What is the carbon footprint of an e-bike?

While electric bicycles provide users with an easy way to exercise outdoors, enjoy fresh air, and conquer all kinds of terrain, they also have a positive impact on the environment, not only helping to reduce their carbon footprint,It also doesn’t release dangerous chemicals into the air like cars do.

In fact, when you compare e-bikes to cars and other forms of transportation, e-bikes win overwhelmingly, especially when it comes to energy and environmental impact.carbon footprint of an e-bikeAccording to TÜV Rheinland Energy GmbH’s calculation and assessment of the carbon footprint of various types of transportation, the results are:
About 75% of an e-bike’s carbon footprint comes from manufacturing, 15% from actual use, and the rest from transportation, packaging and recycling. Over the entire life cycle of an electric bicycle, its carbon dioxide emissions are approximately 14g/km.

If you only consider the time an e-bike spends on the road, the electricity consumption will only result in an average CO2 value of 2-5g/km. By comparison, cars emit around 150g of CO2 per kilometer, while public transport emits 60 to 80g of CO2 per kilometer, according to the Federal Environment Agency. E-bikes have significantly lower emissions than all other modes of transport.

So what if it compares to a traditional bicycle? Do e-bikes really use less energy? Most people would agree that riding on muscle power alone is by far the most environmentally friendly way to do it. It has no battery, no charging, and is lighter. Surprisingly, however, riding an e-bike uses less energy and has a smaller impact on the environment than riding a traditional bike.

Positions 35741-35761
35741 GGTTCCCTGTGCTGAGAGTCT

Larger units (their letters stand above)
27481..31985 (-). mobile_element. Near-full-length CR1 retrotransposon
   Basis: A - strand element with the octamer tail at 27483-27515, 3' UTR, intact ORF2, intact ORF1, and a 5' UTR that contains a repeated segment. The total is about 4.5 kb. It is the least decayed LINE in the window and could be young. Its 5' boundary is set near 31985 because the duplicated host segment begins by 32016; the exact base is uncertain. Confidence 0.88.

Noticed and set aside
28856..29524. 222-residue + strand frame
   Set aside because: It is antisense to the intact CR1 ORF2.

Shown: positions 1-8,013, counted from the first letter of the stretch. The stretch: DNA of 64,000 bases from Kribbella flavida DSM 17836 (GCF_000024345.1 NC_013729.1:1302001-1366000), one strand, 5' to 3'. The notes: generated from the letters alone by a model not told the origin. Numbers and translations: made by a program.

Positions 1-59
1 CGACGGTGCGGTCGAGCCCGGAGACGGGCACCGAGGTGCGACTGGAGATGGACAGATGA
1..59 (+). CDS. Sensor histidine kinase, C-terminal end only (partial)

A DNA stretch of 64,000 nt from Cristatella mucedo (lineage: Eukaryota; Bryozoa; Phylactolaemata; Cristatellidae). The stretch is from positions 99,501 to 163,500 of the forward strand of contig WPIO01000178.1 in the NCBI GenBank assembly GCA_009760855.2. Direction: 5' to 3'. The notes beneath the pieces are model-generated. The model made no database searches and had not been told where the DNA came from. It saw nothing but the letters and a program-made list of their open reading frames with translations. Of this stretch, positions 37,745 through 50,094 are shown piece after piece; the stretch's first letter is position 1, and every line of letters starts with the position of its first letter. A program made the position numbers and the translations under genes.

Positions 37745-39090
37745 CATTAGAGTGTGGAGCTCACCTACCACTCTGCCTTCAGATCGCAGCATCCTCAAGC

Food energy consumption is an important consideration when comparing the environmental impact of e-bikes and conventional bikes. A person riding an average 30-mile daily commute on a traditional bicycle may burn an additional 800 calories per day, which will increase the amount of carbon dioxide emitted into the air each day through the production, packaging, transportation and preparation of this extra food energy every day. Getting a bicycle moving, whether electric or traditional, requires about 5-15 watt hours per kilometer. On average, each unit of mechanical energy transferred to the pedals by a conventional cyclist comes at the expense of 28 units of primary energy (i.e. fossil fuels), a ratio of 1:28. In comparison, the energy ratio of an electric bicycle using lithium-ion batteries is about 1:8.8.

However, one of the concerns some people have about the "green" effect of e-bikes is how to dispose of discarded e-bike batteries. If discarded batteries are not properly disposed of, dangerous chemicals can seep into the soil, creating safety hazards.

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In fact, more and more related companies and recycling facilities are emerging. They specialize in recycling various types of batteries, and lithium-ion batteries used in electric bicycles are the easiest to recycle, because lithium is used in laptops, mobile phones, etc. It has been used extensively in the manufacture of products.

Nickel-cadmium batteries are more complicated, in part because landfills do not allow the use and recycling of cadmium batteries of any type. Because of this, handling nickel-cadmium electric vehicle batteries is often a greater challenge. However, now in the United States, the processing of lithium-ion or nickel-cadmium rechargeable batteries can be processed through the official channel CALL2RECYCLE.

Human travel causes more than one-fifth of global carbon emissions. Every year, more than 30% of carbon dioxide, 80% of carbon monoxide, and more than 50% of nitrogen oxide emissions are produced by motor vehicles. However, drivers of many vehicles actually commute relatively short distances. Because of this, if every American whose commute was less than 5 miles switched to an e-bike one day a week, the effect would be the equivalent of removing 1 million cars from the fleet immediately.

So any time people choose to ride an e-bike instead of driving, they are doing their part to reduce their carbon footprint. Until better ways are found to reduce our carbon footprint, the popularity of e-bikes will continue.

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